How’s this for a great perspective on life when you’re 100 years young?

Henry Stenhouse, a 100 year old Goldsboro, N.C. eye doctor running for Congress in North Carolina’s 3rd District, figures time is on his side. He calls his two opponents in today’s Republican primary “capable.” But, he says, “They don’t have the advantage I have.” What’s that? “Perspective,” says the man aiming to be Congress’s first centenarian. The district hasn’t had a GOP representative since Reconstruction, but Stenhouse is undeterred.

His platform: Stop foreign aid. End welfare. Rewrite the tax code. He calls child care “another welfare thing” and says the country would be better off if women stayed home.

Stenhouse vows not to serve more than two terms. “I don’t want to be there all my life,” he reasons.

-Desda Moss, USA Today, May 8, 1990


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What are the real stages of life? A lot of people can identify with “The Duration of Life” taken from Grimm’s fairy tales:

God originally determined 30 years as the ideal span of life for all animals, including mankind. The donkey, the dog, and the monkey considered it much too long, however, and begged God to reduce their years by 18, 12, and 10. Being healthy, vigorous, and somewhat greedy, the man asked to be given those extra years. God agreed, so man’s years totaled 70.

The first 30 are his own and they pass quickly. The next 18 are the “donkey years,” during which he has to carry countless burdens on his back. Then come the “dog years”…12 years when he can do little but growl and drag himself along. This is followed by the “monkey years,” his closing 10, when he grows rather strange and does things that make children laugh at him.

-Sermons Illustrated May/June 1989

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“The world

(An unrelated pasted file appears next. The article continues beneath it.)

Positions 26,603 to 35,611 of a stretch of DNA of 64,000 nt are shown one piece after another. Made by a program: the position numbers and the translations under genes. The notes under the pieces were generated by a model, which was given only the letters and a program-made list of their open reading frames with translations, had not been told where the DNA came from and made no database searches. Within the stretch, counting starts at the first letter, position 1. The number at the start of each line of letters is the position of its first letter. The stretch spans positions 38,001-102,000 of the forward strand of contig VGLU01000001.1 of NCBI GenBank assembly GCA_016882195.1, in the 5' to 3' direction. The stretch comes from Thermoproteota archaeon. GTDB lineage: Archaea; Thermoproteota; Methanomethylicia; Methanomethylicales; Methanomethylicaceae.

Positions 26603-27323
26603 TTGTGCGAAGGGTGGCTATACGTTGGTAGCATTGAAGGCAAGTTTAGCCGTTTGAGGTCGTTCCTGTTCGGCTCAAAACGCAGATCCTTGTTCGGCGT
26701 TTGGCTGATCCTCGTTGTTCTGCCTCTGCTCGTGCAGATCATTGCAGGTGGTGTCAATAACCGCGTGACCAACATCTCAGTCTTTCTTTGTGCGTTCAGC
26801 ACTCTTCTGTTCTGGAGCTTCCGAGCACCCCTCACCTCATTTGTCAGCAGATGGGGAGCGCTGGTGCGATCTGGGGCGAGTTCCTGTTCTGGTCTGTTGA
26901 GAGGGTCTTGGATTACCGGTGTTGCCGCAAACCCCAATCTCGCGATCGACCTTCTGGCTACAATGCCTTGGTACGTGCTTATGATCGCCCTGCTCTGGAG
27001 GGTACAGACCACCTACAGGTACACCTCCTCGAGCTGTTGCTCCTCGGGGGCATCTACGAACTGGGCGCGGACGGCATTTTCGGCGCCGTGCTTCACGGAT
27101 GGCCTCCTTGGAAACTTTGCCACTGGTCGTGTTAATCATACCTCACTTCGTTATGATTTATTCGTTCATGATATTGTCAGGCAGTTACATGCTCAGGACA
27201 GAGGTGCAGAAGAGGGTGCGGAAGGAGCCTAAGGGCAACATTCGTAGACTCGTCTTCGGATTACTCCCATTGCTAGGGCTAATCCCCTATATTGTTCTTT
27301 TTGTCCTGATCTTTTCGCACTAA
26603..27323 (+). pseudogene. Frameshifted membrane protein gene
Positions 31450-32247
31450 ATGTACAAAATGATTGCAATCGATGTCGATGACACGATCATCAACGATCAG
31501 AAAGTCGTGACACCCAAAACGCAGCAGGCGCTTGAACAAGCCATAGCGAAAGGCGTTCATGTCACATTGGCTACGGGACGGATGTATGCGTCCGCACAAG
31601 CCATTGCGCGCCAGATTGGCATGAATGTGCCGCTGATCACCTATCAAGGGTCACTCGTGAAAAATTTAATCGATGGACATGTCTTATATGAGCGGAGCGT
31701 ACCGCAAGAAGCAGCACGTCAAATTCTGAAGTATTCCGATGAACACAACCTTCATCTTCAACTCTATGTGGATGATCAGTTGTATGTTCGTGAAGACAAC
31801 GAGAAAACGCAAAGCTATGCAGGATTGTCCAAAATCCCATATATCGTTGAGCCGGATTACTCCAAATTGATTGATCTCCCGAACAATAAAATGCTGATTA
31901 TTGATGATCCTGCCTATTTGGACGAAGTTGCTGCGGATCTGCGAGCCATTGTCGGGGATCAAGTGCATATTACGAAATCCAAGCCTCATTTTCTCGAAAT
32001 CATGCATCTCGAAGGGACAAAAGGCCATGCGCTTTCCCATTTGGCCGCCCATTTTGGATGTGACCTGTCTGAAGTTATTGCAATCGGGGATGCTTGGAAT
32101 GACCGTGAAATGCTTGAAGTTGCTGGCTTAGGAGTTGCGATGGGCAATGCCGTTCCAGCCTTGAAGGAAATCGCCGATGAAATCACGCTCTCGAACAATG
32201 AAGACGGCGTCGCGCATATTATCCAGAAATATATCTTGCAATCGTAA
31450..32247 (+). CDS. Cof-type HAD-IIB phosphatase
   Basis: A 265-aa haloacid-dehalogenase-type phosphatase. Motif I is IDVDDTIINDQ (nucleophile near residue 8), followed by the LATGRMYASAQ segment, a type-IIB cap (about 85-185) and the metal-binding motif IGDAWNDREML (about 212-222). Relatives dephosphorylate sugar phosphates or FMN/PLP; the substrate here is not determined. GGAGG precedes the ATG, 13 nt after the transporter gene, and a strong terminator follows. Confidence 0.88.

stands aside,” said David Jordan, “to let anyone pass who knows where
he is going.” This applies to those, who learn where they are going late
in life as well as for the young. At age 53, Margaret Thatcher became Britain’s
first female prime minister. At 64, Francis Chichester sailed alone around the
world in a 53-foot yacht. At 65, Winston Churchill became British prime minister
for the first time and started the epic struggle against Hitler. At 72, Golda
Meir became prime minister of Israel. At 75, Ed Delano of California bicycled
3100 miles in 33 days to attend his 50th college reunion in Worcester, Massachusetts.
At 76, Cardinal Angelo Roncalli became Pope John XXIII and inaugurated major
changes in his church. At 80, Grandma Moses, who had started painting in her
late 70s, had her first one-woman exhibit. At 81, Benjamin Franklin skillfully
mediated between disagreeing factions at the U.S. Constitutional Convention.
At 80, Winston Churchill returned to the House of Commons as a member of parliament
and also exhibited 62 of his paintings. At 96, George C. Selbach scored a 110-yard
hold-in-one at Indian River, Michigan. And on his 100th birthday, ragtime pianist
Eubie Blake exclaimed, “If I’d known I was going to live this long, I’d
have taken better care of myself.”

Sermon’s Illustrated

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Dear Readers: This Gem of the Day came from Lorin Hess of Salt Lake City. It was seen in Modern Maturity magazine: A preppy-looking man was arrested for peddling “Fountain of Youth” pills that promised to reverse the aging process. When he came before the judge, His Honor was outraged at such a scam and asked if the man had had a record of prior arrests.

“Yes, indeed,” said the prosecutor, referring to her notes. “He was arrested for the same offense in 1981, 1965, 1942, 1908, 1873, 1847…”


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Grandma Moses

Her name was Anna Mary Robertson Moses, affectionately know as Grandma Moses. She was born on a farm in Washington Co., N.Y.

Without formal art training and largely self-educated, she began to paint rural scenes at the age of seventy-eight. Her work was discovered in 1939 by Louis Caldor, a New York engineer, who first saw her paintings exhibited in a drugstore window at Hoosick Falls, N.Y. In 1939 three of her landscapes were displayed in a private showing to members at the New York Museum of Modern Art among other works by contemporary unknown painters; in 1940 the Galerie St. Etienne in New York City presented her first one-man show. Thereafter Grandma Moses had more than one hundred exhibits throughout the United States, over half of which were confined exclusively to her work; since 1950 her paintings have been exhibited in Europe as well.

Amazingly she lived to be 101! I guess you’re never too old to begin your life’s most important work.

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How does old age feel?

Someone once said that if you want to know what it feels like, smear dirt on your glasses, stuff cotton in your ears, put on heavy shoes that are too big and wear gloves, then try to spend the day in a normal way.

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